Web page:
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'Too little, too late': Amateur players launch claim over brain injuries

NEWS: A group of amateur Rugby Union players have launched legal proceedings after claiming the sport’s governing bodies failed to sufficiently protect them from brain injury.

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Law firm Rylands on Monday said the 55 players, who are all suffering from neurological impairments, contend that World Rugby, the Rugby Football Union and the Welsh Rugby Union have been negligent in failing to provide protection from concussive and sub-concussive impacts during their careers.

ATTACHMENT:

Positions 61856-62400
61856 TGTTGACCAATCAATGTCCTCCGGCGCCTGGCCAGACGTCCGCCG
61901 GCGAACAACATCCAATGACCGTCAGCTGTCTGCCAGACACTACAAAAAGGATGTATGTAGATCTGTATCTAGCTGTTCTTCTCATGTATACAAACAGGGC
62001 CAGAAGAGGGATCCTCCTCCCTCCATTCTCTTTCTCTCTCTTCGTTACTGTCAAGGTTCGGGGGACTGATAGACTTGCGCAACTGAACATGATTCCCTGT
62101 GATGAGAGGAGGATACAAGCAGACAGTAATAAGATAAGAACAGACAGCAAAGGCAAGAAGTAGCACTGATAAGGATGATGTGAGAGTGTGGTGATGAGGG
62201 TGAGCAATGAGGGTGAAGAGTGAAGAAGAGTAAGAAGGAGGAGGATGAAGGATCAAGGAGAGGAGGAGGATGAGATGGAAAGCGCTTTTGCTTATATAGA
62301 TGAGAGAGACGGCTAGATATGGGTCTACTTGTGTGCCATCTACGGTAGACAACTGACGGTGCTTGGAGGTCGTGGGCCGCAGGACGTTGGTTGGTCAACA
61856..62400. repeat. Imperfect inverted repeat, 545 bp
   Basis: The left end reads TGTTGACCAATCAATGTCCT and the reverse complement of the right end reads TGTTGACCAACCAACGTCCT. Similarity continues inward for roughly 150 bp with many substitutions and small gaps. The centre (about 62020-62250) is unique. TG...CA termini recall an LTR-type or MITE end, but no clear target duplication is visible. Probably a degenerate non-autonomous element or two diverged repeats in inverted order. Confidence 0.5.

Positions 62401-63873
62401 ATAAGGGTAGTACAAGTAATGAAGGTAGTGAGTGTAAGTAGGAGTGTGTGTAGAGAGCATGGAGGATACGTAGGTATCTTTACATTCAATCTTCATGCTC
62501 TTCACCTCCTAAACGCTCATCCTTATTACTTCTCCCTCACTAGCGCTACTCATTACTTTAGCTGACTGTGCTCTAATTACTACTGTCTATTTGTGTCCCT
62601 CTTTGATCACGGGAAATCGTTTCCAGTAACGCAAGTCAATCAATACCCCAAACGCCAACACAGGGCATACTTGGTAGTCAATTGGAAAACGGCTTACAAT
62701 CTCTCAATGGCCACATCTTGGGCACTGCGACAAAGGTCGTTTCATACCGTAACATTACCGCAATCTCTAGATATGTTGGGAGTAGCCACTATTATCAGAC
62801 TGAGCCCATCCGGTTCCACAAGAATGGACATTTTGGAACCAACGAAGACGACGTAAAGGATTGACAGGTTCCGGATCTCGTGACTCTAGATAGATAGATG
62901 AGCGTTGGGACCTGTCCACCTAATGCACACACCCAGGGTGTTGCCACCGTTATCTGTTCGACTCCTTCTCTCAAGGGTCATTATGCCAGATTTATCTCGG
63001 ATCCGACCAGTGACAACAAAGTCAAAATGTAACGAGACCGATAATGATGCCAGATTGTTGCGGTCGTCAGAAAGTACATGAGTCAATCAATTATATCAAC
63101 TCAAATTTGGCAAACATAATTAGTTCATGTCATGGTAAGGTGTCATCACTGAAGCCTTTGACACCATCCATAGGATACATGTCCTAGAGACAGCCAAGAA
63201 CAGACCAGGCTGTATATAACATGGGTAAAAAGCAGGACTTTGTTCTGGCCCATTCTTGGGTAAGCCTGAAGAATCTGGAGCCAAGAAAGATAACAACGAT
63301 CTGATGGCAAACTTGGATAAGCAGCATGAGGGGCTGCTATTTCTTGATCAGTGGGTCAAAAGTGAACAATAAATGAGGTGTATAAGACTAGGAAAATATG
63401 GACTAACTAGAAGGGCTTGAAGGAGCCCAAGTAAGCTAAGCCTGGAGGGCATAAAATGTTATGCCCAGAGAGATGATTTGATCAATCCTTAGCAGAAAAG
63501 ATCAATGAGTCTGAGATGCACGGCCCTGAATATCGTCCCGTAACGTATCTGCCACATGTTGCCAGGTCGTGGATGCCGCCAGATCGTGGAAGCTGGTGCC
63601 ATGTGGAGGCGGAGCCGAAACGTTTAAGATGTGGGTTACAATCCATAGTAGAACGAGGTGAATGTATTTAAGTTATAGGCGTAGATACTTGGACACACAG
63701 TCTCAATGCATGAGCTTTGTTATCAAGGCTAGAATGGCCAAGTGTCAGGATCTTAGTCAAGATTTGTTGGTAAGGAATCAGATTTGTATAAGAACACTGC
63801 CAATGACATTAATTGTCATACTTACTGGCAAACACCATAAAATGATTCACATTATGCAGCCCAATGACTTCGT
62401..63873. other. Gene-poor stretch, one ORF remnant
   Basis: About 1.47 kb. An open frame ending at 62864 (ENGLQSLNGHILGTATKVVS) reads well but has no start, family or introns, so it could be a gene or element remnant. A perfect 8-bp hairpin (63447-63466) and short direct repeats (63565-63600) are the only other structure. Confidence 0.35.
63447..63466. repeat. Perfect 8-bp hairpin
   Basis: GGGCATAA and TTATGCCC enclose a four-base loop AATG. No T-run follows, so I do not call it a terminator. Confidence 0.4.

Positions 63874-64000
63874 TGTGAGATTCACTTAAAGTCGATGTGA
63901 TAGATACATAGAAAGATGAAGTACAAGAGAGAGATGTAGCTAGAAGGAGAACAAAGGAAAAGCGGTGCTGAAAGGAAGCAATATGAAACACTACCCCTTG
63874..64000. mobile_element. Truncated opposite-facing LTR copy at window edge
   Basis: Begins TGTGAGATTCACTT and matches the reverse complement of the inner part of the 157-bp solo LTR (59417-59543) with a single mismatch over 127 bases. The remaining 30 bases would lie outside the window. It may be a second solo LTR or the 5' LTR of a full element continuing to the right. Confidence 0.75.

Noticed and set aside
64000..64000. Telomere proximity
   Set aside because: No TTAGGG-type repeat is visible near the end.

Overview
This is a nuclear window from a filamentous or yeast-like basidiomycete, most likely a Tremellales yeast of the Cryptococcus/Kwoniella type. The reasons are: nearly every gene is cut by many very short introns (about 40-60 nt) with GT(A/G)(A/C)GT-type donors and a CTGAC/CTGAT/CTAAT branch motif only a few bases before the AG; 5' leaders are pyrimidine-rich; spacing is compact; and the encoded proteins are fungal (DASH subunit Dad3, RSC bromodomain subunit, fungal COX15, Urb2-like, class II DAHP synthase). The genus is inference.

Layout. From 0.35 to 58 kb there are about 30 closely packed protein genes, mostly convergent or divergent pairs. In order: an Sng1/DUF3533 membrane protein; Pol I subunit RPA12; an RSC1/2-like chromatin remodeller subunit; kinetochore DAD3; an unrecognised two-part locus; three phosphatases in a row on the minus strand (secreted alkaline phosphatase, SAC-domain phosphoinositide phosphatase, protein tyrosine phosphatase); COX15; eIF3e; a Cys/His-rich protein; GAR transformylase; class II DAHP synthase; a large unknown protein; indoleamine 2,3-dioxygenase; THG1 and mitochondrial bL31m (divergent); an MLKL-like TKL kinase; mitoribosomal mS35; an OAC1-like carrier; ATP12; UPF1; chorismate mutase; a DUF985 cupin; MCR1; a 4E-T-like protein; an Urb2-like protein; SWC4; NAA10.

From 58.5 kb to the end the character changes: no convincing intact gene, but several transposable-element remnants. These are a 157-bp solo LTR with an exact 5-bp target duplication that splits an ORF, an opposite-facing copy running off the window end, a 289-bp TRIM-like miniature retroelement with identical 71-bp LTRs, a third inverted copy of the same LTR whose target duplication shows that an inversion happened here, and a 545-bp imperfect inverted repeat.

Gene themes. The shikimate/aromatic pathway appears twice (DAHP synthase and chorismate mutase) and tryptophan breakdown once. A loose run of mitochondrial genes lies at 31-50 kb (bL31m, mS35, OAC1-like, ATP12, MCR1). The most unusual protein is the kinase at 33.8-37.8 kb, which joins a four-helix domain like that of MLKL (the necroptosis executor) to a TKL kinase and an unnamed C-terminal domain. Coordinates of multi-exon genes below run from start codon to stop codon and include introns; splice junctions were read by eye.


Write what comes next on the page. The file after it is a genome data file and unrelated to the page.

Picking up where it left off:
In a bid to reduce head injuries, World Rugby this week recommended that national unions consult at community level to introduce trials lowering the tackle height.

But Rylands described the move as “too little, too late” to assist its clients or thousands of others who have played the sport.

World Rugby has recommended its unions trial “belly tackles” at the non-elite level, where the tackler engages with the ball carrier below the sternum in a bid to reduce concussions caused by head-on-head contact.

Rylands said they are representing more than 350 players, aged from their 20s to their 70s, in actions across Rugby Union and Rugby League.

“We aim to challenge the current perceptions of the governing bodies, to reach a point where they accept the connection between repetitive blows to the head and permanent neurological injury and to take steps to protect players and support those who are injured,” a Rylands statement said.

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